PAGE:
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```					Practice Test 6 (Chapters 18-21)

1. For each of the following, write the null and alternative hypotheses.
a) An airline claims that 90% of lost luggage is recovered and returned within 24 hours. A consumer group
surveyed 122 people who had lost luggage on that airline and found that 103 of them were reunited with the
missing items by the next day. Does this cast doubt on the airline’s claim?
Ho:__p = 0.90___                Ha:__p < 0.90______
b) Commercial fishermen working certain parts of the Atlantic Ocean sometimes have trouble with the presence
of whales. They would like to scare away the whales without frightening the fish. In the past, sonar researchers
have determined that 40% of all whales in an area do leave on their own, probably to get away from the noise of
the fishing boat. The fishermen plan to try a new technique to increase that figure. The technique involves
transmitting the sounds of a killer whale underwater.

State the appropriate null and alternative hypotheses for testing whether or not the new technique works in
terms of the percent of whales that leave the area.

H0:     p = 0.40                               HA:    p > 0.40

c) Is a randomly chosen newborn baby equally likely to be a girl or a boy? Suppose that a researcher decides to
investigate this question by checking the records of births for the past 10 years at a large metropolitan hospital.
The null hypothesis can be stated as “The proportion of newborns that are girls is 0.50”, or Ho: p = 0.50.

Give the appropriate alternative hypothesis in words:
The proportion of newborns that are girls is not equal to 0.50.

Give the appropriate alternative hypothesis in symbols:

HA:     p 0.50

d). A researcher thinks that if expectant mothers use vitamin pills, the birth weight of the babies will increase.
The average of the birth weights of the population is 8.6 pounds.
State the appropriate null and alternative hypotheses.

H0:     mu = 8.6 pounds                        HA:    mu > 8.6 pounds
5. Suppose that the population mean adult weight is 180 pounds with a standard deviation of 28 pounds. An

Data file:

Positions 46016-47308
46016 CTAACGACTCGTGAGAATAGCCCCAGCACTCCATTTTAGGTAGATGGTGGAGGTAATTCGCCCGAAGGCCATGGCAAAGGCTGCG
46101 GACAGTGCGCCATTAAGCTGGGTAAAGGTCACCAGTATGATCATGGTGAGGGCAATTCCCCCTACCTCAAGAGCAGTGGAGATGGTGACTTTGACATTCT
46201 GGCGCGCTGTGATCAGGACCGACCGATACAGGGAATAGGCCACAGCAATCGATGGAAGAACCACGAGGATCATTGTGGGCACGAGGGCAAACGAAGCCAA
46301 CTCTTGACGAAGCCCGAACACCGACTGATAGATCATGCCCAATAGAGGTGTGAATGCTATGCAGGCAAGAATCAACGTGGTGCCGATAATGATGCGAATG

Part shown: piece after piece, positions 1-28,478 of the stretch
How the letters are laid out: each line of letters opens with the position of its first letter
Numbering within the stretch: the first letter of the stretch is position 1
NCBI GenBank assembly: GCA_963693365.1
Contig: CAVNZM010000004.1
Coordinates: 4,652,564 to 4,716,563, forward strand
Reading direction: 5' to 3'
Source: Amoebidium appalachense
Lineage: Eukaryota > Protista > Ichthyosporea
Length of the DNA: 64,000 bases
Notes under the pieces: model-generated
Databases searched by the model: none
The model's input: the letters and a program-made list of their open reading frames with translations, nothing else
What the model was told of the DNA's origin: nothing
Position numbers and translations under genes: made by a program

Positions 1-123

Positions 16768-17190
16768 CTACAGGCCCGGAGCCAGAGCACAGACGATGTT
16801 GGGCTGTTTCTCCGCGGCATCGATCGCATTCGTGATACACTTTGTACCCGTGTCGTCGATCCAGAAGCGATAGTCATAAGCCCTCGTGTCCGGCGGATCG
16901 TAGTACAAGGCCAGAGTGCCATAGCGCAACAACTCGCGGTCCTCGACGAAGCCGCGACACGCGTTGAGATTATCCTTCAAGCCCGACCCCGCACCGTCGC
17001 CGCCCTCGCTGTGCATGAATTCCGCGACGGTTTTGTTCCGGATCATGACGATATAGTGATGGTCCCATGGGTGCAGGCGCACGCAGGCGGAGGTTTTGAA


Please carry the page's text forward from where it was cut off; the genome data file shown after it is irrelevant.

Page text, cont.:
elevator in our building has a weight limit of 10 persons or 2000 pounds. What’s the probability that the 10
people who get on the elevator will overload its weight limit? This is the same as asking what the probability is
of having a sample mean weight of more than 200 pounds, or P(xbar>200).
a) What assumptions must you make to solve this problem?

1) Random Sample
2) Independent values in sample
3) sample size is < 10% of population

b) What are the mean and standard deviation of the sampling distribution of the mean weight?

Mu(xbar) = 180 lbs (same as the population mean)

        28.
 ( xbar)                           8.854pounds
n        10
         28.
c) What is the probability of overloading the weight limit of the elevator?       ( xbar)                          8.85
n         10
200  180
z                        2.2587
28
P(xbar>200) = ??               Calculate z-score:               10

Go to z-table or Zarea tool, find area under the curve: P(xbar<200) = 0.9880
But we want P(xbar > 200) = 1-0.9880 = 0.0120.

21. In a marketing survey, a random sample of 730 U.S. women shoppers revealed that 628 remained loyal to
their favorite supermarket during the past year (ie, did not switch stores).

a) What is the population?

U.S. women shoppers
b) Give the numerical value of the
statistic p that estimates p.      phat = 628 / 730 = 0.860274

c) Find a 90% confidence interval for the true, unknown population proportion, p.

For 90% CI, z* = 1.645.

0.860274( 1  0.860274)
0.860274  1.645
`                                 730

0.839165 < p < 0.881383
We are 90% confident that the true proportion of US women shoppers remaining loyal to their favorite
supermarket is between 0.839165 and 0.881383
9. In May 2002, the Gallup Organization asked a random sample of 537 American adults this question: If you
could choose between the following two approaches, which do you think is the better penalty for murder, the
death penalty or life imprisonment, with absolutely no possibility of parole? Of those polled, 280 chose the
death penalty.
a) Is the sampling distribution model for the sample proportion likely to be Normal? [yes/ no]
Random: stated.
Independent values: most likely to be true in a random sample.
n < 10% population: 537 is definitely < 10% of all American adults
n*phat > 10, n* qhat > 10: we have more than 10 people for success and failure.
b) What is the population of interest?
c) Estimate the population proportion of American adults who would choose the death penalty, at a 99%
confidence level. Explain your confidence interval in context.

280
phat                  0.521415
537                                      For 99% confidence, z* = 2.576

0.521415 ( 1  0.521415 )
0.521415  2.576
537
0.465885< p < 0.576946       We are 99% confident, based on the sample, that the true population proportion of